Amplification for guitars originally developed in the 1930s and was based on radio and high-fidelity (hi-fi) technology of the day. However, the first major advances were made in the 1950s, with the dawning of rock'n'roll in the
, and the "beat boom" in the US . UK
Many Fender and Vox amplifier models from this era are now vintage items, prized for their tone and quality of distortion, Sort of like the hissing and popping from a 45 inch vinyl- record or album, compared to a compact disc recording. One has character and soul in its sound, distortions and delivery, the other is filtered and clean through all the ranges. Surely, the manufacturers didn't mean to include the harsh "edge", "distortion" in its amplifier designs to begin with.
The 1960s saw the Marshal Stack â€“a power full amplifier with ether one or two 4 x 12 inch speaker cabinet â€“where distortions at high levels are purely intentional. Techs continually squeezed more gain and greater distortion from the Marshal and Fender designs. By the end of the decade, all major brand amplifiers had a master volume switch to control distortion at any volume level and many other innovations as well.
If a very high-level signal is fed into an amplifier, for instance when playing a humbucker-equipped guitar, the early preamplifier stages distort to give a fussy, sustaining edge. Using the amplifier on full volume pushes the power stage to the limit, producing a different kind of distortion and in classic valve designs a loose, warm sound. Overworked speaker cones also contribute to this effect.
One might think that a large heavy combo, or a powerful amp-top plus 4x12 must be better than a small old-fashioned combo with a modest power rating. Many older models, through, are prized for their distinctive tone, classic good looks, fine build-up quality and the fact that they can be wound up loud for natural tube distortion and compression at clubs and gigs.
Tube or Solid state
Tube and transistors type amplifiers both amplify guitars signals but the two technologies produce very different sounds. Solid state models tend to be small and cheap to produce. They offer wide-band sound at low frequencies but may lack harmonic richness. Tube amplifiers give interesting tones and tasteful overload but are less effective for producing high â€“gain sound.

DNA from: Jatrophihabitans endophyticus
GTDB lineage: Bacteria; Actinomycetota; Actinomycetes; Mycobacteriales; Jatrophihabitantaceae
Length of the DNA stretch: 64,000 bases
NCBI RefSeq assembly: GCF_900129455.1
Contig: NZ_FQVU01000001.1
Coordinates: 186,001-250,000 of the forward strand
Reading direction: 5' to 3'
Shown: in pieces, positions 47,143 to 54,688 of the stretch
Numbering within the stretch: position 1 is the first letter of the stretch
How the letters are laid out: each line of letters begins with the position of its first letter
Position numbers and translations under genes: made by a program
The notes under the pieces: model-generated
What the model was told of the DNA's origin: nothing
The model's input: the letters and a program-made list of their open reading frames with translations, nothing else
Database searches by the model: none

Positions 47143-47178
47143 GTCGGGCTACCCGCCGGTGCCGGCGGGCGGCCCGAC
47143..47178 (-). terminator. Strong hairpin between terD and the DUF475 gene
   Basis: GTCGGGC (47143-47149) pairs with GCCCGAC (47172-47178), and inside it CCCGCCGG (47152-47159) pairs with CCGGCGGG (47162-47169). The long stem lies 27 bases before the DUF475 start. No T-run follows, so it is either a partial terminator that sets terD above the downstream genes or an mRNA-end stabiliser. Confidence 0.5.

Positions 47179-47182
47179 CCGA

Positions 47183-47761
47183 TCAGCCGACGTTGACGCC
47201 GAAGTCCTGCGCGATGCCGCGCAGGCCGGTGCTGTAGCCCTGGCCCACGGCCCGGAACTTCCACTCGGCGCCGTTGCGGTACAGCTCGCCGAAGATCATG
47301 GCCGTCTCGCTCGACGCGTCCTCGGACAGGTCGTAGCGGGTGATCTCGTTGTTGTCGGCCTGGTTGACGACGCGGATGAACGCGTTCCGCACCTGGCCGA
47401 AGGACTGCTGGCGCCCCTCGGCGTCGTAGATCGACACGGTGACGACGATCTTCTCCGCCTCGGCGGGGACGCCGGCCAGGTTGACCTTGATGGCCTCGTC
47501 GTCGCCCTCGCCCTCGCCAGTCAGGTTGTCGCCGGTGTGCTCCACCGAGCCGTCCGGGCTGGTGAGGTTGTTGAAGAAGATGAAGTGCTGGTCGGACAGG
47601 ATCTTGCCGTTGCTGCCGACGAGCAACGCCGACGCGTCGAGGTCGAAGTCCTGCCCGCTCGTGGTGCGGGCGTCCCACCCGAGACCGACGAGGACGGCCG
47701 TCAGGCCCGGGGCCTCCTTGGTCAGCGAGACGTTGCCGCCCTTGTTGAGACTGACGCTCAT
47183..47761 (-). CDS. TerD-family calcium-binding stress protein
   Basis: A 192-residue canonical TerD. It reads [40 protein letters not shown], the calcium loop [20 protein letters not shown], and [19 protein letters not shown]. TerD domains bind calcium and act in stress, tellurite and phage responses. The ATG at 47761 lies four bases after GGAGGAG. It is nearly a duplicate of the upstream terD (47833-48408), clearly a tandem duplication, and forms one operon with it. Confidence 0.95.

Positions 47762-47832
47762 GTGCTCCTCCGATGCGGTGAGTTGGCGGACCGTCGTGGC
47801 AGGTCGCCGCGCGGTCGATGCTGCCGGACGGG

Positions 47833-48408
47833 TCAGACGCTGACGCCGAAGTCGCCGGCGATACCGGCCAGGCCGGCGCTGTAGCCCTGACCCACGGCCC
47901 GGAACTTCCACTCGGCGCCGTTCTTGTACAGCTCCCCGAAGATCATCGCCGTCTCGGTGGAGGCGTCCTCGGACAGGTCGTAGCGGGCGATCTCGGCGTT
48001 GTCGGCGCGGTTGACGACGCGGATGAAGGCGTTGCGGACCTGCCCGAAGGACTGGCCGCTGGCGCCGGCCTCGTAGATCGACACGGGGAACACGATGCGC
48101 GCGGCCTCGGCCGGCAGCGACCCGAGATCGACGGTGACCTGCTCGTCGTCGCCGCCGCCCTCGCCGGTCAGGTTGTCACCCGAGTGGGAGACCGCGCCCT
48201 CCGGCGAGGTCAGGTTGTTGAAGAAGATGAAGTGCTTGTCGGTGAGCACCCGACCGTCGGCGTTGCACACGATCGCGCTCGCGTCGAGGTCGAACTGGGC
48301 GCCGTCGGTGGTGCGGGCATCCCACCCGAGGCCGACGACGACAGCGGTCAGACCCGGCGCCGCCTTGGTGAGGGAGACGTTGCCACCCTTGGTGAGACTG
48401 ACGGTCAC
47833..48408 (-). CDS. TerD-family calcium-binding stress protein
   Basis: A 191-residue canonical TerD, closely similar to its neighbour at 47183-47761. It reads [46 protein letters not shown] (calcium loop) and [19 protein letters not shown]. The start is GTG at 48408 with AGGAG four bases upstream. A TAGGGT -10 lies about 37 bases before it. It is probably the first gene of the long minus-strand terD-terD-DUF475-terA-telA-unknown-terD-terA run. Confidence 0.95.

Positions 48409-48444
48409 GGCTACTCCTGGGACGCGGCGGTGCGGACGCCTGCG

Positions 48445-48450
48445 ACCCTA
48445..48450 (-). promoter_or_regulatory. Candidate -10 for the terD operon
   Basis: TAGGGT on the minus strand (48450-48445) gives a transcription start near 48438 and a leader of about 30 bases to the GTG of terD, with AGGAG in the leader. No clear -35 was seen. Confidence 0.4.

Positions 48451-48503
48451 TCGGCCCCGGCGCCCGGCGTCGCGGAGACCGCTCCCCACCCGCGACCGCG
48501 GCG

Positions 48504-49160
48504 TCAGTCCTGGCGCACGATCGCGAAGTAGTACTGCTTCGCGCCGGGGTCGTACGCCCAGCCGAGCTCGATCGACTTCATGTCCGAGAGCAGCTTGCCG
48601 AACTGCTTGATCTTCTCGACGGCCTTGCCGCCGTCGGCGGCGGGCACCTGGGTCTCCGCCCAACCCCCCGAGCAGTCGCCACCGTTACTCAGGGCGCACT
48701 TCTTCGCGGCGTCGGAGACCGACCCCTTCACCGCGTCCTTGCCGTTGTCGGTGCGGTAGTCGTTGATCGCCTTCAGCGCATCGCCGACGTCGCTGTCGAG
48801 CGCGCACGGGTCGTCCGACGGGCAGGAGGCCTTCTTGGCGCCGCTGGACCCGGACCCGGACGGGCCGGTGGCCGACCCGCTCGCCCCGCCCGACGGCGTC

There are two types of hybrid amplifiers. The first has tubes in the power-stage; the second combines a solid-state front end with a tube power state. The tubes are often included as an option on certain models.
Some Vintage Amplifier Models
Polytone Mini-Brute 1â€¦1978
The Marshall Stack...1960s..
4 x 10 Fender Bassman...1957..
Mesa/Boogie Soundâ€¦1970s, 80s..
Fender Tin Reverb ...1950s..
Getting the Most from your vintage amplifier
Vintage amplifiers can be sometimes seem unyielding. They often have to be played at full volume to produce the right distortion and compression, while the dry sound and lack of reverb may be unattractive in a confined space. One solution involves using a speaker simulator. These soak up the excess power of the amplifier, turn it into heat and leave a signal that may be sent directly to a speaker, mixing desk, or cd / recorder. The major drawback is that old style power-tubes and output transformers are heavily stressed by regular use at full volume. Older speakers should last for a long time
Solid state technology- programmable pre-amps, digital effects, midi control, FETs, ICs MOSFETs and so on were meant to phase out the 'old Fashion" tube amplifiers but this has not succeeded, even after decades of innovation. Many vintage models have been re-issued back into production.